Public concern over rising crime among juveniles has led to renewed efforts to find effective treatment and incarceration facilities for youthful offenders. Many states are turning to private providers such as Youth Services International, Inc.

Founded by Jiffy-Lube entrepreneur W. James Hindman, himself a former delinquent youth, YSI serves 4,000 at-risk or adjudicated juveniles. Adjudicated youth juveniles who have been committed to YSI by the court system compose 65 percent of YSI’s residents. Says Hindman, "about 95 percent of all YSI students have committed crimes in the past."88

YSI’s stated goal is to "change dramatically the thinking and behavior of troubled youth, preparing them to become self-sufficient taxpayers."89 This involves teaching students not just educational and vocational skills, but also behavior-management skills. For example, YSI has created programs such as Victim Awareness, Anger Management, and Alternative Solutions.

YSI’s Charles J. Hickey School in Baltimore, MD runs an enhanced security program for juveniles who have committed crimes ranging from theft to murder. Says YSI public-relations manager Camille Baumgardner, "The Hickey School serves the hard core juvenile delinquent. It’s the highest security program in Maryland. This is their last chance."90 YSI’s Reflections Treatment Agency in Knoxville, TN is a facility designed strictly for criminal sex offenders.

Both programs report relatively low recidivism (repeat offense) rates within one year of release. At the Hickey School, 13 percent of the youth were readjudicated; the recidivism rate at Reflections was 11 percent.91 Comparable one-year recidivism rates are not available, but the U. S. Department of Justice reports that nationally 44 percent of juveniles who commit an aggravated assault (and 45 percent who commit simple assault) are re-arrested and return to juvenile court.92 More useful longitudinal measures of recidivism and other outcomes for juvenile offenders are necessary to assess and compare the value of various juvenile-justice placements.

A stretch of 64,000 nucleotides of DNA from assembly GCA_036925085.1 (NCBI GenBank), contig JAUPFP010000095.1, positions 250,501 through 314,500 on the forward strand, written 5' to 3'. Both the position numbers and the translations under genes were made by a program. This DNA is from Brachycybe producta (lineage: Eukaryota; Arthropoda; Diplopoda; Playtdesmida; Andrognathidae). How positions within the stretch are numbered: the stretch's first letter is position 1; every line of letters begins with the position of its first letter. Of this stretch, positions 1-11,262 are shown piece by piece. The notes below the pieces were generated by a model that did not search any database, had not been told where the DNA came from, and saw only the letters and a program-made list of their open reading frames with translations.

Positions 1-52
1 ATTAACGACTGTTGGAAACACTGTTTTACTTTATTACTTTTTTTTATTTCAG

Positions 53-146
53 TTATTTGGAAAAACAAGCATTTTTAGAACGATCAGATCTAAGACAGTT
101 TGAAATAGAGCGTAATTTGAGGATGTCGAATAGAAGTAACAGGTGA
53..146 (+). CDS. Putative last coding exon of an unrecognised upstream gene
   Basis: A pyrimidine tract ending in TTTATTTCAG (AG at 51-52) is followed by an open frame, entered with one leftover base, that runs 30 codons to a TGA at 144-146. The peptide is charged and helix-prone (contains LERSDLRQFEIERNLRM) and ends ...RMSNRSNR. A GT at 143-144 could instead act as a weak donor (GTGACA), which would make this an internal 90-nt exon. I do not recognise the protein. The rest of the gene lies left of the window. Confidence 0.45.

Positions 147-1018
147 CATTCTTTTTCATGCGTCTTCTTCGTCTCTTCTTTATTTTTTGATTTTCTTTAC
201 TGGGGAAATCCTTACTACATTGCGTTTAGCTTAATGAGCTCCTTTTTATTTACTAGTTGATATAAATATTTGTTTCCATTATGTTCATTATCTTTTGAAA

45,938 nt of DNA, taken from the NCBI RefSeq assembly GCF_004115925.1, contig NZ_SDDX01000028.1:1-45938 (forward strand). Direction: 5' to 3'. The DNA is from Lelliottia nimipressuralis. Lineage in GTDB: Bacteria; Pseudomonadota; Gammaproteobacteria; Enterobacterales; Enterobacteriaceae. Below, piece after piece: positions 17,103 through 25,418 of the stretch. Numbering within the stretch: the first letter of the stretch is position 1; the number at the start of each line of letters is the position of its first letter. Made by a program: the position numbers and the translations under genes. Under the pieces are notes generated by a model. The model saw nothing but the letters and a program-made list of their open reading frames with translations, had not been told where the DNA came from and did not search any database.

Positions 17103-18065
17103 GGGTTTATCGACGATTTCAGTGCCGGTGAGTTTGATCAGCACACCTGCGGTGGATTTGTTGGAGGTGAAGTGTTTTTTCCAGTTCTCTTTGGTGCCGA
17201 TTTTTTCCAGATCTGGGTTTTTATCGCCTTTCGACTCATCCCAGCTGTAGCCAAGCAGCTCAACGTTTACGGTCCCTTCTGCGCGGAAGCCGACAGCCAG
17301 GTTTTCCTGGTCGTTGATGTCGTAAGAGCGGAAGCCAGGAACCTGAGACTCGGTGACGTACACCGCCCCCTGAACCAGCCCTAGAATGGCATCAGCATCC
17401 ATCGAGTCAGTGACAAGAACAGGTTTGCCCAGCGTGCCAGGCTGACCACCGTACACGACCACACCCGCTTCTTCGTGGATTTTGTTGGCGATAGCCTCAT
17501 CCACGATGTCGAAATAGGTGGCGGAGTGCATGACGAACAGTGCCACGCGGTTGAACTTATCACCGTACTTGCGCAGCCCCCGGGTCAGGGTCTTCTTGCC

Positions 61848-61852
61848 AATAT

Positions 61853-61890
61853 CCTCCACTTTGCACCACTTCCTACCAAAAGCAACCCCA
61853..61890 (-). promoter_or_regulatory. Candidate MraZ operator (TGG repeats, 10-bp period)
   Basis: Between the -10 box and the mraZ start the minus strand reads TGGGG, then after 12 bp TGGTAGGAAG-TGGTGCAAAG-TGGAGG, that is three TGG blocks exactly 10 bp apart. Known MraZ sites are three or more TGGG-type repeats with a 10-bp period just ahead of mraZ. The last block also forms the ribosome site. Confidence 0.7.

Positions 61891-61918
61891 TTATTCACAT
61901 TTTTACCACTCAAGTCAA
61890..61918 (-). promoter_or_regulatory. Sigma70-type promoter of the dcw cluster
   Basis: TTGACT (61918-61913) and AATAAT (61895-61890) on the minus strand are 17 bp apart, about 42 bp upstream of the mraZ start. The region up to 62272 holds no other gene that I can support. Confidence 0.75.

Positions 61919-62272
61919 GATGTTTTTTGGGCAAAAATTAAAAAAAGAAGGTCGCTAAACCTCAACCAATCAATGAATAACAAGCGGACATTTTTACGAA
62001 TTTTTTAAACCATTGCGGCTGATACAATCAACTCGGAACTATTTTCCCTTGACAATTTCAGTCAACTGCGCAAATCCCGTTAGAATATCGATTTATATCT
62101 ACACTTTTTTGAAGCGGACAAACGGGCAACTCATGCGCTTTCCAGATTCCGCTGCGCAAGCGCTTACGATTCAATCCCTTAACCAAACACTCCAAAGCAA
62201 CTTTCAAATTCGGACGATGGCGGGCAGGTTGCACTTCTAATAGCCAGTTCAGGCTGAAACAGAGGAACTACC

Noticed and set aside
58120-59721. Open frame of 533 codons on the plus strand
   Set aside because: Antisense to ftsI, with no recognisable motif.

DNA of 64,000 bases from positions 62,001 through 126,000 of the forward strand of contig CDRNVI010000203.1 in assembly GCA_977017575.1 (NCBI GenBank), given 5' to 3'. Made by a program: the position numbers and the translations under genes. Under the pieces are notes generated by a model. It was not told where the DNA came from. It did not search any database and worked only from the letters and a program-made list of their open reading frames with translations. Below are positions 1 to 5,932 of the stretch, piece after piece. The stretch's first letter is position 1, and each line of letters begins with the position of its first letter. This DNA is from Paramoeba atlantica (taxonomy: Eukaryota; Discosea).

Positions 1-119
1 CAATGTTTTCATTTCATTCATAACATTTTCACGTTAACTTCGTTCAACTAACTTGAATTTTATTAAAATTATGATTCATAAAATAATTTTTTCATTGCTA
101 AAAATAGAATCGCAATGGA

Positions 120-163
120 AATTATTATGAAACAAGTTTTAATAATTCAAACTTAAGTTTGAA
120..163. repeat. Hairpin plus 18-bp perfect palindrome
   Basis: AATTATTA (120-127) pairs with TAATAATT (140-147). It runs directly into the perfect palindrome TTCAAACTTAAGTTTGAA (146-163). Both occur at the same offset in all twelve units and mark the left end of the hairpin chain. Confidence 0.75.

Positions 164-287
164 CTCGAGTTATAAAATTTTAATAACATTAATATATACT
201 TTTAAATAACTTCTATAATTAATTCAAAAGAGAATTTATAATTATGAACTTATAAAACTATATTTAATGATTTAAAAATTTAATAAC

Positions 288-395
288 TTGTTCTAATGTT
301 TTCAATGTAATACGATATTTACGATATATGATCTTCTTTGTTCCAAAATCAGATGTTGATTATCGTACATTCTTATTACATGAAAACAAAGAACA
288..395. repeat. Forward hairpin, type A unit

Despite its tough clientele, YSI says the cornerstone of its programs is education. Says YSI president Henry D. Felton, "YSI is not about incarceration, warehousing, retribution, revenge or punishment. We do not have inmates, we have students."

To serve its students, YSI offers a continuum of placements with different levels of security, ranging from group homes to boot camps. All its education programs are state accredited, offer a high-school diploma or GED, and allow students to earn credits which are transferable to regular public-school systems.

"The youth knows he’s not just doing time, but making the best of his time," says Hindman. "Because of their age, most of these youngsters end up going back to the school system [upon release]." YSI also provides services for nonadjudicated students who are deemed at-risk.

YSI recognizes the importance of measuring results. Says Hindman, "We need to produce proof that our practices and policies work. . . . I believe we are doing a very good job. I want to be able to prove it." To do so, YSI commissioned Advanced Technologies Support Group, Inc., an independent evaluation firm, to survey all residential students discharged between January and September 1995 from the 13 facilities YSI operated at the time. The survey sought to determine whether or not YSI intervention had a positive impact on the students’ rates of recidivism, school attendance, and school performance. Of a total discharged population of 1,408 students, the survey firm was able to contact 863 (or 63 percent). One year from being released or leaving YSI:94

  • Sixty percent were attending school;

  • Seventy-seven percent of those students attending school were passing with 2.0 GPA or better;

  • Eighty-seven percent had stayed out of the courts.

  • Eighty-six percent of the students felt the YSI program had been beneficial.

The average per-pupil cost per day of YSI programs is $114, but can range from $75 to $220 per day. Says Hindman, "We can save 20 percent of the cost per pupil [compared to similar public residential programs for adjudicated youth] as well as provide a higher quality of education."95 The for-profit company operates nineteen facilities in twelve states and receives juveniles from 36 states.